NIOSH Recommends Controls to Reduce Silica Exposure during Asphalt Pavement Milling
A document published by NIOSH in March focuses on engineering controls for pavement-milling machines that can be used to reduce occupational exposures to respirable crystalline silica. The publication, which was developed through the Silica/Asphalt Milling Machine Partnership, represents more than ten years of collaborative research by labor, industry, and government to reduce silica exposure during asphalt pavement milling in highway construction. 
According to NIOSH, approximately 367,000 U.S. workers employed in highway, street, and bridge construction are at risk of exposure to respirable crystalline silica. Many of these workers use or work in close proximity to cold-milling machines, which have toothed, rotating cutters that grind and remove asphalt pavement. The document provides recommendations to reduce silica dust exposure, including ventilation controls in addition to water sprays used to cool the cutting teeth of the milling machines.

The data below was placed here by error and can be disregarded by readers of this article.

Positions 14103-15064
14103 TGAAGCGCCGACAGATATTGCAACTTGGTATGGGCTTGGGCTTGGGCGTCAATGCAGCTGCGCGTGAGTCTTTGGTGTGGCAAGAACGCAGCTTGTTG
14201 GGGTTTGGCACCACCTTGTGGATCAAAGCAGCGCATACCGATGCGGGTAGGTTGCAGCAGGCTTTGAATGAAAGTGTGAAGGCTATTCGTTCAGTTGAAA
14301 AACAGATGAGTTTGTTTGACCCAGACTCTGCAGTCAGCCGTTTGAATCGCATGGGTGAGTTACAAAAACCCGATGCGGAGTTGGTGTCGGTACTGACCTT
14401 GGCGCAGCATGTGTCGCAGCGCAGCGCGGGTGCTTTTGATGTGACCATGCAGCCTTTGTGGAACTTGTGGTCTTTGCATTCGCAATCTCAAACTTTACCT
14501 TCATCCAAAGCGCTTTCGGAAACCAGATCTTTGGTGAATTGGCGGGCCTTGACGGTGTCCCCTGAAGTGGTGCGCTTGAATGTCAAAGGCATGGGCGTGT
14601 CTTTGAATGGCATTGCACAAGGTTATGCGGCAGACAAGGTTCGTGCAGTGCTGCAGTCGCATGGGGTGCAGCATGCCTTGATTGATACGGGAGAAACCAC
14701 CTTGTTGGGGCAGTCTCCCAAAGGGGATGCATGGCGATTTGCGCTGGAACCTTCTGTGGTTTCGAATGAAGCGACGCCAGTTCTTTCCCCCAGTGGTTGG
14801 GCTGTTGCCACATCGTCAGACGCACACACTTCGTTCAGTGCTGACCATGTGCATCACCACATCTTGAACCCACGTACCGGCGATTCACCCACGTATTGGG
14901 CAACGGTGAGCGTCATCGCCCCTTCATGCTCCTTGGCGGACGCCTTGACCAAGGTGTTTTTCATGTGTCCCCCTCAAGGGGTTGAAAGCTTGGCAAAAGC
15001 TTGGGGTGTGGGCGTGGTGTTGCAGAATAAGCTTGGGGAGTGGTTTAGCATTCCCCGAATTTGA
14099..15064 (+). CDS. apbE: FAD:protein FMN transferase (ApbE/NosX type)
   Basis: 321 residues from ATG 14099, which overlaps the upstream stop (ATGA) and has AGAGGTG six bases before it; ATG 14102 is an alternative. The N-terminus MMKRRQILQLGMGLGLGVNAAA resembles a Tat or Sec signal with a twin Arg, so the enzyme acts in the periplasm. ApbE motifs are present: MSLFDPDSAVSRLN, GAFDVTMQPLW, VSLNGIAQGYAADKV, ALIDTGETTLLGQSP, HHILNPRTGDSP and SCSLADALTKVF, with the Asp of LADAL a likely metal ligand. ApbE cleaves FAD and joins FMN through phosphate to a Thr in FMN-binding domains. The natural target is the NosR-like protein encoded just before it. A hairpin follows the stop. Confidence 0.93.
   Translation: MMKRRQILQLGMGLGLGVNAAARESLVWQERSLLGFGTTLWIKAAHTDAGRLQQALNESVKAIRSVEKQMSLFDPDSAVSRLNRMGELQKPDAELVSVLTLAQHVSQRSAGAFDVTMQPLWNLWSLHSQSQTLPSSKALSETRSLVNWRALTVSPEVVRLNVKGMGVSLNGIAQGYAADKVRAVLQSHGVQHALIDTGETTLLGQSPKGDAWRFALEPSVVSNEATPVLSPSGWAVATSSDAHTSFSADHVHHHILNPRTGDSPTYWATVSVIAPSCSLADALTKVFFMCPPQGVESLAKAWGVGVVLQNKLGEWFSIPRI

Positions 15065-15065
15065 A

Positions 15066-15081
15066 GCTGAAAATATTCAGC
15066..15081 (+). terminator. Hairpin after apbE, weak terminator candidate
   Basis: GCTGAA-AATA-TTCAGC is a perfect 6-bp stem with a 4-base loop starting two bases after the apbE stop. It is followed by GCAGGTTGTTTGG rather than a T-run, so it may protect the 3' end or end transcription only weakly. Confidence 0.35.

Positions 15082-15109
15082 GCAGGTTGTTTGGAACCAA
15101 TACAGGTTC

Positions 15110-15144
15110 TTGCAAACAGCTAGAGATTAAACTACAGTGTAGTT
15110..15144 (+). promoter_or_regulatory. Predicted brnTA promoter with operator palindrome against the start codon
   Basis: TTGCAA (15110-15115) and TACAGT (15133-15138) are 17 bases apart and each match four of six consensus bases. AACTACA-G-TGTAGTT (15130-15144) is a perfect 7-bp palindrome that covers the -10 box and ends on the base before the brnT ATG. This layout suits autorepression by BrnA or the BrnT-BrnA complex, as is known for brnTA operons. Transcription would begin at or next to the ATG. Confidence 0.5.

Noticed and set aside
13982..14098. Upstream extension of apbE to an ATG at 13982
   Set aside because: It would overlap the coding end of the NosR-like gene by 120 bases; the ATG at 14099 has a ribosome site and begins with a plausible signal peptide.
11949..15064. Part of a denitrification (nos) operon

The new publication also includes case studies in which NIOSH and its partners evaluated the effectiveness of changes in water spray applications on multiple job sites. Studies showed that worker exposure to silica from asphalt milling operations was lessened when machines used this dust control approach.
View the publication on NIOSH’s website.
The Silica/Asphalt Milling Machine Partnership was formed in 2003 and is coordinated by the National Asphalt Pavement Association.